The parade at European Bike Week was colossal – it took bikers two hours to line up into the eight-kilometre road train. There was all manner of crazy costumes: Native Americans, Vikings, witches, angels… even at Halloween I had never seen such a diversity of costumes! Several thousand bikers dashed with a roar around two lakes and through several towns. The road train was met and welcomed by crowds of people. That was way cool! We circled along the route for two and a half hours. Toward the end of the parade our chapter turned out to be right behind the police escorts, and our chapter banner was flaunted in front of the multi-thousand train of bikers.

Magical Minsk

At the close of European Bike Week I started moving toward Belarus for the Minsk H.O.G.® Rally. The first stop was in Budapest, the capital of Hungary. The weather was wonderful (sunny, 29°C), so I decided to spend the whole day in the city. I walked along the beach promenade, visited a fisherman’s bastion, did the sights of the House of Parliament, paid a visit to old churches and even listened to a bit of organ music in an old cathedral. Looking for another church, by chance I came upon a memorial to Soviet heroes-liberators. It’s a city of extraordinary beauty, and I felt a desire to return some day.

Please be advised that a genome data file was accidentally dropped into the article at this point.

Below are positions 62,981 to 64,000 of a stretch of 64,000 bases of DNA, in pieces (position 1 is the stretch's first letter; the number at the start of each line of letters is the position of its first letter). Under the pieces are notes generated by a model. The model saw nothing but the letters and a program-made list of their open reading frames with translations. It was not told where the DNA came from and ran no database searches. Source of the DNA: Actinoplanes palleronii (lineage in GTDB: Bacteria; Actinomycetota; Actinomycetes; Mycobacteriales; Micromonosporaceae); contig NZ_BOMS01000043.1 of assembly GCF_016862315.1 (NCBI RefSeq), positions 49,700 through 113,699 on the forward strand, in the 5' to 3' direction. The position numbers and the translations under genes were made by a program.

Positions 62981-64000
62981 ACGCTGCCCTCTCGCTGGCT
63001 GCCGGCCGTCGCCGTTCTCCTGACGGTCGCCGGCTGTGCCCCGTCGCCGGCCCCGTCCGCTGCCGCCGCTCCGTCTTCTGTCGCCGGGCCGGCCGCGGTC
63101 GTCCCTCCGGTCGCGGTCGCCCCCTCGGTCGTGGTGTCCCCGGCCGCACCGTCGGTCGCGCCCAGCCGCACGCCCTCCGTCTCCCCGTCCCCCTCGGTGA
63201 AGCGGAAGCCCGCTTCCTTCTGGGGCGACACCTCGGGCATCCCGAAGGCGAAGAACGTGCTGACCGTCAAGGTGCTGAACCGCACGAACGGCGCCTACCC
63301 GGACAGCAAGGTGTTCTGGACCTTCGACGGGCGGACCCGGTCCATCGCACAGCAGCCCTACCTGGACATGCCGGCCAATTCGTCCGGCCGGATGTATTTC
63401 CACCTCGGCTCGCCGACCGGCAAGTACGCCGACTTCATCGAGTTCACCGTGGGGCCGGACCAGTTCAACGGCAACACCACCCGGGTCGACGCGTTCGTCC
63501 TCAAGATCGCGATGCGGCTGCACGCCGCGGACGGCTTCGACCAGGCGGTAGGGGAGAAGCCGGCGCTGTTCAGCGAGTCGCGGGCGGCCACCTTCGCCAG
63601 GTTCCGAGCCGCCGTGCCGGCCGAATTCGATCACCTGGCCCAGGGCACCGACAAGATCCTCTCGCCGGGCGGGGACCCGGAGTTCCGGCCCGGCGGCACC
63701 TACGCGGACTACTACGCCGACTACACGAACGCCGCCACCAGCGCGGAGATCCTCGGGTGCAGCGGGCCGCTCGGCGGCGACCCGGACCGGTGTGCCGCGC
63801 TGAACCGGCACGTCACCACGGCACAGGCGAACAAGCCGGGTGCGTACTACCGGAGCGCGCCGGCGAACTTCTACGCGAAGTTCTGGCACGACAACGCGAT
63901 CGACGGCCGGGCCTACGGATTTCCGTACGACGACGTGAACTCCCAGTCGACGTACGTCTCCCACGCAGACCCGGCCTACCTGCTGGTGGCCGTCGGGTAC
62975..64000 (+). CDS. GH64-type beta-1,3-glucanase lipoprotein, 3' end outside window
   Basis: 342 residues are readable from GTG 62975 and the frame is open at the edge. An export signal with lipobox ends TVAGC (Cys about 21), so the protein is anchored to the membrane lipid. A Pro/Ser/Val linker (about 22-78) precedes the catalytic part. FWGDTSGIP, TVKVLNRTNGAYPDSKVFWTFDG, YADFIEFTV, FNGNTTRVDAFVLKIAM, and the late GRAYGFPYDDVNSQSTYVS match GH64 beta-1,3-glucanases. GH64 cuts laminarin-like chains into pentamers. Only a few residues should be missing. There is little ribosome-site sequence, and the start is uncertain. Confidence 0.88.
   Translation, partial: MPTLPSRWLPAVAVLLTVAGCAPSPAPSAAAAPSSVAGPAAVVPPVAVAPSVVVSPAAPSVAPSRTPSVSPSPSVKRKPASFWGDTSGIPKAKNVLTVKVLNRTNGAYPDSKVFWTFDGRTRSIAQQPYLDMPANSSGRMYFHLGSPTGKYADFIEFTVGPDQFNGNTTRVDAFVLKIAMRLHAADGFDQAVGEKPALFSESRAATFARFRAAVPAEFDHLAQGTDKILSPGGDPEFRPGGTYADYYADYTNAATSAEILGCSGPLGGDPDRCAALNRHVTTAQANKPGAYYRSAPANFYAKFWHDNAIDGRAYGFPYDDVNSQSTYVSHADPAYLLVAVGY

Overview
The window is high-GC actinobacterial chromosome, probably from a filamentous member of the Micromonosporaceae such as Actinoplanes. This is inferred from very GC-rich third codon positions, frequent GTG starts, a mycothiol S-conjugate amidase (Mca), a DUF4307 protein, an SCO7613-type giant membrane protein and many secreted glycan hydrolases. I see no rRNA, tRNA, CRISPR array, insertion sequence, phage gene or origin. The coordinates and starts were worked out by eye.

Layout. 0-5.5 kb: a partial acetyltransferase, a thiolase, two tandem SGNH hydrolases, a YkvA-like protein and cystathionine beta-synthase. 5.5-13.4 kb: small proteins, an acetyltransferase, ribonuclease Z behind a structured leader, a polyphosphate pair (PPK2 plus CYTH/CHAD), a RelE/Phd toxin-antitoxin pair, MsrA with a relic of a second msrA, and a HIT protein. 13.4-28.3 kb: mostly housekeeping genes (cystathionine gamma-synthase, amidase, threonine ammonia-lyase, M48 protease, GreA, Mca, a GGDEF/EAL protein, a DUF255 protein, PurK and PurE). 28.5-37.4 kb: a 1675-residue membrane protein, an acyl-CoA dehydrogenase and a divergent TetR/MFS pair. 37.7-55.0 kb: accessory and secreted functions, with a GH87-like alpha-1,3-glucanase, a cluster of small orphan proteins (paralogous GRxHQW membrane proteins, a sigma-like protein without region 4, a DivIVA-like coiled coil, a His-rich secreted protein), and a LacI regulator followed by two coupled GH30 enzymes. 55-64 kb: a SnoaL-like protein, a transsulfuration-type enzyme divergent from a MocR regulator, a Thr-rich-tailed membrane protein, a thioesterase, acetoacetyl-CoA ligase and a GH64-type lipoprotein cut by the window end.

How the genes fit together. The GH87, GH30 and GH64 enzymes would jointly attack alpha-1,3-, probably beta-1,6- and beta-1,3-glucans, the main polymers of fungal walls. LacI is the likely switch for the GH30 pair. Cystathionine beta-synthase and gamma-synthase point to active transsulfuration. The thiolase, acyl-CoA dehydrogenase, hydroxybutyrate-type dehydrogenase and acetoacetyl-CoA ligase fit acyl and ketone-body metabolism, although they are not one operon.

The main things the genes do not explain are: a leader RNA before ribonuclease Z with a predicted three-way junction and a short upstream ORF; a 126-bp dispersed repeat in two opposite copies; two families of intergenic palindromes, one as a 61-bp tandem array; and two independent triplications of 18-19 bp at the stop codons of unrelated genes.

I whizzed through Hungary and Slovakia, and then in the small Polish town of Iwonicz-Zdrój I just gasped: so many wooden buildings built in the town back in the 19th century still endured! An old church, a city council building, a bazaar, and so many other constructions – I felt as if I had been carried back to the 1800s. After that I rode towards the border with Belarus, and passed through it – a bit more riding, and I was back in Minsk.